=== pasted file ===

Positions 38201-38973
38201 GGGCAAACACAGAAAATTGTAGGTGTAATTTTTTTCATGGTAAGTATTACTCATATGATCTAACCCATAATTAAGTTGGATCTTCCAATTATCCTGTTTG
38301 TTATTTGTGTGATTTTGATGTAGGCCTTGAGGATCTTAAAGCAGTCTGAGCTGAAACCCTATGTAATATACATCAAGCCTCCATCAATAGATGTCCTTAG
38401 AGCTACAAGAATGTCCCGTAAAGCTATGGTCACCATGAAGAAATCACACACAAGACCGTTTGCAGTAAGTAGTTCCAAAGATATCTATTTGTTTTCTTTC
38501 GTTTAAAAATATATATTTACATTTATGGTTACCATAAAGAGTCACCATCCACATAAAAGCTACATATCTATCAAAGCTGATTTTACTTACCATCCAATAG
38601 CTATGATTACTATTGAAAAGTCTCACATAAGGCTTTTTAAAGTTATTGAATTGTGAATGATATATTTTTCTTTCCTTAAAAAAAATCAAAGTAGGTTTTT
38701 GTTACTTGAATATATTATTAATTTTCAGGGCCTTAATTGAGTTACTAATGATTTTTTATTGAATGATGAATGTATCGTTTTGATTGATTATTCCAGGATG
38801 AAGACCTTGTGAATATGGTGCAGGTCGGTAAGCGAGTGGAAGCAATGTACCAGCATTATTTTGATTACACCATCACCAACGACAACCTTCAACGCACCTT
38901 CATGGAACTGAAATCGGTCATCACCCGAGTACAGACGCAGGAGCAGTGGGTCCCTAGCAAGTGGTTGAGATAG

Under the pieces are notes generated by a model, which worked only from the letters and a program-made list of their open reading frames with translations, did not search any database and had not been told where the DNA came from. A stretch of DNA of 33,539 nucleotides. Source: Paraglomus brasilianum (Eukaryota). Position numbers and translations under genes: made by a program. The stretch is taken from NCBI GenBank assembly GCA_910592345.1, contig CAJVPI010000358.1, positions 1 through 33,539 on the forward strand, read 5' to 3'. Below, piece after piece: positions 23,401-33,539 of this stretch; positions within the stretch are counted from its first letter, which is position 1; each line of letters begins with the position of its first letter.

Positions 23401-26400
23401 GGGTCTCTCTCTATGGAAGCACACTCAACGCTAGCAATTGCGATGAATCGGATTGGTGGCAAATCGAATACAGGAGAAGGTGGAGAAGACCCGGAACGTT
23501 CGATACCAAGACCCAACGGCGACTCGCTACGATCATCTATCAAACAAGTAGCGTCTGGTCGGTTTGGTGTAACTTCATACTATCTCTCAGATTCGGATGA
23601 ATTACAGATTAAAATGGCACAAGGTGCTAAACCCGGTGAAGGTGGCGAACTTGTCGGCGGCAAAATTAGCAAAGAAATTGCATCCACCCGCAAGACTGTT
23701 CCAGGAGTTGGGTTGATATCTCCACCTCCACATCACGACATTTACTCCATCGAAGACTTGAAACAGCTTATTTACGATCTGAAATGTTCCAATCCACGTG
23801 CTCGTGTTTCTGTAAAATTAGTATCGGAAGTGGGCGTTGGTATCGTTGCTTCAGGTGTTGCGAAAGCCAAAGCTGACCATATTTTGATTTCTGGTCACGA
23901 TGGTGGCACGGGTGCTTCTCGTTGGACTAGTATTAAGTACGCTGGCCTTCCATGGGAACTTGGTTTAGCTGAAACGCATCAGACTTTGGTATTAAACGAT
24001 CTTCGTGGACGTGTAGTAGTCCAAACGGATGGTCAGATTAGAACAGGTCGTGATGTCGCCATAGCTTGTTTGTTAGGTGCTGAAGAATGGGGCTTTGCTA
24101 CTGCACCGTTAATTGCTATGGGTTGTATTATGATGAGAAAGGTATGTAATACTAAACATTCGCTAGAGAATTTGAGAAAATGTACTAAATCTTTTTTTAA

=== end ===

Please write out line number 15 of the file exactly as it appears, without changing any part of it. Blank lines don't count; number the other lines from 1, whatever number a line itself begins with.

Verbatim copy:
23701 CCAGGAGTTGGGTTGATATCTCCACCTCCACATCACGACATTTACTCCATCGAAGACTTGAAACAGCTTATTTACGATCTGAAATGTTCCAATCCACGTG